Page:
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Item Name: Photograph
Title: Group of Seven Awkward Moments (In Algonquin Park)
Maker: Diana Thorneycroft
Year: 2007
Country: Canadian
Materials: chromogenic digital photograph
Measurements: overall: 40 in x 50 in
ID Number: PC2014.2.1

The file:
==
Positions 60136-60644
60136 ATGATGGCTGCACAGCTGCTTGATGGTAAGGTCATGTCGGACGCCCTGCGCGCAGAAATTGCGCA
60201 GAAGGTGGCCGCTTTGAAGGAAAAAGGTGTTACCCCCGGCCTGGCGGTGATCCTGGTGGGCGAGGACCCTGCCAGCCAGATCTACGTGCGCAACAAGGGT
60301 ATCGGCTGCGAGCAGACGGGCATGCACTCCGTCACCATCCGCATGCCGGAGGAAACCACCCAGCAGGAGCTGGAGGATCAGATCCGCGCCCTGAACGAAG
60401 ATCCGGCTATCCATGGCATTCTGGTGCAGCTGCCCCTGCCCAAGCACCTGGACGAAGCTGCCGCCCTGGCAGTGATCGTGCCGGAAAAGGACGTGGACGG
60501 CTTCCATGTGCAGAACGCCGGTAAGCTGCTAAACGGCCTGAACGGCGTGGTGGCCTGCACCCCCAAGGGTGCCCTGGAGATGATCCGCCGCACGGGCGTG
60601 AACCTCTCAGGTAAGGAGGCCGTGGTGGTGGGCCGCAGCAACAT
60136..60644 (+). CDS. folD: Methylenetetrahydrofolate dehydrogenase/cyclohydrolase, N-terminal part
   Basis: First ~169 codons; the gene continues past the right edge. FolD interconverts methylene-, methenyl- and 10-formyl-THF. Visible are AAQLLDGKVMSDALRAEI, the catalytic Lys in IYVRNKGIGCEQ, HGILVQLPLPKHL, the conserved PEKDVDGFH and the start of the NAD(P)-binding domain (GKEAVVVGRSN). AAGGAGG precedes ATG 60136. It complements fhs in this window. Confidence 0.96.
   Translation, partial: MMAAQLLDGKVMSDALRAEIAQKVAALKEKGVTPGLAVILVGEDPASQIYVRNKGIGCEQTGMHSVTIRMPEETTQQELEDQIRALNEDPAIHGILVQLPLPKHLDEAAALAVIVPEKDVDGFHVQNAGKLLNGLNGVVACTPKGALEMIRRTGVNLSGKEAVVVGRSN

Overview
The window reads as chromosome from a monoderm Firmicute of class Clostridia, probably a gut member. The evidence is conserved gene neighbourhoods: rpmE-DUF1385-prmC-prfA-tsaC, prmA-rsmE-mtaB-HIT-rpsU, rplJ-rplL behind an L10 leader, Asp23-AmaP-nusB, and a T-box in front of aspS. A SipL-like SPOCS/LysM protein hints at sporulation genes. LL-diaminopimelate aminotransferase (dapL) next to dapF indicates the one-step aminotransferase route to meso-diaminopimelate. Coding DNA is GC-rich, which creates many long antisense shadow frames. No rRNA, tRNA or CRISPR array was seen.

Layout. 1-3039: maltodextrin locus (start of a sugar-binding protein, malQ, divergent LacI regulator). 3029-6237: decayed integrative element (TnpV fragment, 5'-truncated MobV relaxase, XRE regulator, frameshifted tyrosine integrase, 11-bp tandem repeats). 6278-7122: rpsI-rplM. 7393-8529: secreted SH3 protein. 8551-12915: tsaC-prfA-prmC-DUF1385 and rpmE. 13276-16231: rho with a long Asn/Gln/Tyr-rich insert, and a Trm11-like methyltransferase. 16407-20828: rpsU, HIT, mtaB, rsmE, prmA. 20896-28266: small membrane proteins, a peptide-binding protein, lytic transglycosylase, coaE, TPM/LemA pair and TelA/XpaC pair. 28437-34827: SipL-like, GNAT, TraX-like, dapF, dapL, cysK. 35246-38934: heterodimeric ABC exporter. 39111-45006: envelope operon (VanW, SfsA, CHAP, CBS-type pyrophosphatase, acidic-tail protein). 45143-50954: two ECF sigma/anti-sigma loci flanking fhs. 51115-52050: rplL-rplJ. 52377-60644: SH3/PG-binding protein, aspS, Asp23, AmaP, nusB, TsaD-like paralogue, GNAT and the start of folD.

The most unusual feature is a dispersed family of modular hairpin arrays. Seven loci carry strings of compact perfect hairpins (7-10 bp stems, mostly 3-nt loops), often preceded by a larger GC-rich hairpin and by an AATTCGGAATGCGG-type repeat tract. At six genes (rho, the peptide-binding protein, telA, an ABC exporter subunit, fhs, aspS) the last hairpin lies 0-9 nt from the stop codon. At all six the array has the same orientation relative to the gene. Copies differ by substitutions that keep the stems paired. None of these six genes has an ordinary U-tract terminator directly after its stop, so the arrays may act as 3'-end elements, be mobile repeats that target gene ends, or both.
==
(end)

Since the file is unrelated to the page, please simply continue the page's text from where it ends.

Extended Label Info: Known for her provocative and dramatic photographs, Diana Thorneycroft’s work presents a unique and mischievous side to Canadian identity. Through carefully staged dioramas, Thorneycroft uses playful figurines to create scenes that display familiar icons of Canadian culture but positioned to create discomfort or obsurdity. In her series Group of Seven Awkward Moments, Thorneycroft uses recreated landscape paintings from the acclaimed Group of Seven painters as the backdrop for scenes that juxtapose the peaceful nature of the paintings. Set against the backdrop of Tom Thomson’s painting, In Algonquin Park, unfolds a scene of familiarity and horror as a band of school age children experience the worst possible outcome in the innocent Canadian pastime of licking a metal pole in the dead of winter. Perhaps one of her more playful depictions of Canadian culture, Thorneycroft is reinterpreting the narrative to dismantle the idealized view of Canadian culture and identity. Diana Thorneycroft (1956- ) is currently based out of Winnipeg. She received a BFA from the University of Manitoba in 1979 and her MA from the University of Wisconsin in 1980. Thorneycroft often explores the darker side of supposedly innocent or benign objects like dolls, toys and cartoon characters. Her series, Group of Seven Awkward Moments was selected as one of The Top 10 Exhibitions of 2008 by Canadian Art Magazine. Thorneycroft is the recipient of numerous awards including an Assistance to Visual Arts Long-term Grant from the Canada Council, and a Fleck Fellowship from the Banff Centre of the Arts. Her work has been exhibited nationally and internationally, including at the San Francisco Museum of Modern Art, the Canadian Museum of Contemporary Photography and the Canadian Cultural Centre in Paris. Her work is in various collections such as the Vancouver Art Gallery, the Winnipeg Art Gallery and the Art Gallery of Nova Scotia.